The Happiness of Men

If you’re a woman and you’re having a bad day, or don’t have a particularly good sense of humour, then please go read something else – I’ve got quite enough enemies without adding you to the list, thank you.

However, one of the many email jokes going around at the moment includes these gems of wisdom that I regard as (generally) being truer than many of us would like to admit.

For instance, there’s this statement:

A woman continually worries about the future until she gets a husband and a man never worries about the future, until he gets a wife.

That is, I think, pretty accurate and explains quite a lot. I’m not sure whether it’s because of convention or due to the greater value that women often place on stability and things emotional, but it still has a ring of truth about it in a lot of cases. Certainly, the added feeling of responsibility that the boy inside the man probably never wanted, but feels obliged to assume can often become a huge burden.

Then there’s this one and I’m sorry girls, but whether you believe it or not, this is so often so true that it’s astounding:

A woman marries a man expecting he will change, but he doesn’t and a man marries a woman expecting that she won’t change, but she does!

It might well be a bit stereotypical, but that above all else seems to me to me to sum up the huge chasm that tends to exist between the male and female attitudes to a long term relationship. The average male still sees his partner of ten years duration in much the same terms as when they first got together – including her shape! Then one day he realises that, love her dearly though he might, she’s neither physically nor emotionally anything like the attractive girl he met and was originally immediately in lust with and that’s when he suddenly notices the hot young woman in accounts he was only vaguely aware of up until that point. It may not be what women see as right or even nice, but it is often reality.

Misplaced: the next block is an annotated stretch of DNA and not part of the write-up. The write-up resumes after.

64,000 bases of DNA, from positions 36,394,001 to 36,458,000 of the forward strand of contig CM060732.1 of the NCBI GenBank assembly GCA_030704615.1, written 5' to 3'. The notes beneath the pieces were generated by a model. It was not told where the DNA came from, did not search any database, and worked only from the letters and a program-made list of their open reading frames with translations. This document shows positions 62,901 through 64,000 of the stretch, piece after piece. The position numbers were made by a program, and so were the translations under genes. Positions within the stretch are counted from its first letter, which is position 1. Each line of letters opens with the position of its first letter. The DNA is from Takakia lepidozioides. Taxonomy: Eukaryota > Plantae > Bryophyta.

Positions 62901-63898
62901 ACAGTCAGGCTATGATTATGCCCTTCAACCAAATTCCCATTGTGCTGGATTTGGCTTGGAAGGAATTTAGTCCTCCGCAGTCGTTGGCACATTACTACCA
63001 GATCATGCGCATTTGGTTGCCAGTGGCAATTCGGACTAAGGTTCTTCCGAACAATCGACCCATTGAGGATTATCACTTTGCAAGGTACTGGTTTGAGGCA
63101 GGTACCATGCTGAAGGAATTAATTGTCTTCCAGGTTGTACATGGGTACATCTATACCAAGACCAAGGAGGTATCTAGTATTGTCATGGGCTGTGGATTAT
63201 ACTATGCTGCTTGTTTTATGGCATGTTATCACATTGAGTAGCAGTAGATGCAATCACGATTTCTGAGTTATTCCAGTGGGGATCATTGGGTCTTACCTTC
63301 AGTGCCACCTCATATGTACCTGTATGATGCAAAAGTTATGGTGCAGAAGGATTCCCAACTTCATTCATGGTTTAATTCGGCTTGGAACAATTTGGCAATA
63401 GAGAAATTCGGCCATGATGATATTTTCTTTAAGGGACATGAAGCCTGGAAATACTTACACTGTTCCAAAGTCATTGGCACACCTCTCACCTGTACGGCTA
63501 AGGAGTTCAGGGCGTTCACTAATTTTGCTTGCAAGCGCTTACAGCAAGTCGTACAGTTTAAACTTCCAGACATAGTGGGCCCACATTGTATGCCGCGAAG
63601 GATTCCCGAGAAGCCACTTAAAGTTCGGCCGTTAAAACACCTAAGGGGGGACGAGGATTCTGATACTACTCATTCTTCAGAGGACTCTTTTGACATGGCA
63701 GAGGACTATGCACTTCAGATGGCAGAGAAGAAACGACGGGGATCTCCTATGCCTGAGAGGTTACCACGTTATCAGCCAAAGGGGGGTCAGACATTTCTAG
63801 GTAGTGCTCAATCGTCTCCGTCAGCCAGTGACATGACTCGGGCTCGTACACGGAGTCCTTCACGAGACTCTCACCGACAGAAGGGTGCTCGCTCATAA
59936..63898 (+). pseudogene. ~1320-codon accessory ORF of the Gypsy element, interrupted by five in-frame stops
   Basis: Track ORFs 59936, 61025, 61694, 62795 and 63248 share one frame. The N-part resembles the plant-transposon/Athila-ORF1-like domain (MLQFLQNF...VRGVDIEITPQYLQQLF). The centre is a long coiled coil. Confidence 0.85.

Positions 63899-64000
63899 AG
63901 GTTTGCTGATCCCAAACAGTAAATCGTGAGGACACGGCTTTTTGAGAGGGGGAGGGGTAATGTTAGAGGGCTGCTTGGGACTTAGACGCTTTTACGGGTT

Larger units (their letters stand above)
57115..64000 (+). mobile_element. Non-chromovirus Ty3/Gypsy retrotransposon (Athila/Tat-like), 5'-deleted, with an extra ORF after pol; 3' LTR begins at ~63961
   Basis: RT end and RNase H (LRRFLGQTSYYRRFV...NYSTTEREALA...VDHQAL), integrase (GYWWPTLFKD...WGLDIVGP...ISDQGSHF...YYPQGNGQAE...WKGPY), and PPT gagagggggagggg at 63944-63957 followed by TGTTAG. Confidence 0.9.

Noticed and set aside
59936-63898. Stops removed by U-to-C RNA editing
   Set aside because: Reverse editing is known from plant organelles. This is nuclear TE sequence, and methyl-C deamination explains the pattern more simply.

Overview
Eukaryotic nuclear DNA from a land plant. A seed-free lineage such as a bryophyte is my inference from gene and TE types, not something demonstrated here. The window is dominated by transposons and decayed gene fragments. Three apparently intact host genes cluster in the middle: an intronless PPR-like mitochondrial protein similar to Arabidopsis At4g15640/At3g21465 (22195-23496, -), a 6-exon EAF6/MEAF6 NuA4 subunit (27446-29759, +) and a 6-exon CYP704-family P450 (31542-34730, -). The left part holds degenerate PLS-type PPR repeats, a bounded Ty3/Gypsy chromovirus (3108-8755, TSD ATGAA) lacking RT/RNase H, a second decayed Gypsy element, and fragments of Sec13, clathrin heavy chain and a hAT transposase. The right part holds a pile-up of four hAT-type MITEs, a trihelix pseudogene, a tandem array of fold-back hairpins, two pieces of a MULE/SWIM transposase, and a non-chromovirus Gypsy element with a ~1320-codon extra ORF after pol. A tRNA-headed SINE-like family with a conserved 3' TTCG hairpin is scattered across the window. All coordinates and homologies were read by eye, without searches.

A woman, on the other hand, usually places much more value on emotional matters and physical appearance is generally less important to her. It’s true that her man might be a bit childish in her eyes at the start and a bit too much into boys’ toys and nights/days out with the lads, but hey! He’ll change, right? … Wrong! … And so (no doubt unintentionally) what the man sees as nagging begins.

Of course, there’s also this, which is not really particularly accurate any more since many men are much better fathers than they once were and, anyway, they’re learning that such old fashioned ideas about bringing up kids are simply no longer acceptable. It’s still funny though and there is just a hint of something hormonally instinctive that rings frighteningly true in it:

“A woman knows all about her children. She knows about their dentist appointments and romances, best friends, favourite foods, secret fears and hopes and dreams. A man is vaguely aware of some short people living in the house.


3 Responses to “The Happiness of Men”

  1. I enjoy how to broke it down. I can appreicate this. LOL

  2. You didn’t make an enemy here, although I’m not sure I agree 100%.

    • Well, in reality, there must be as many variations as there are couples, but I think it works in broad terms and that’s what makes it funny.

      I reckon men and women are mostly totally incompatible (on the face of it) – the clever ones are those that recognise that problem and sort out a compromise that works for both of them… or maybe not.

      Anyway, you do have a great sense of humour 😉

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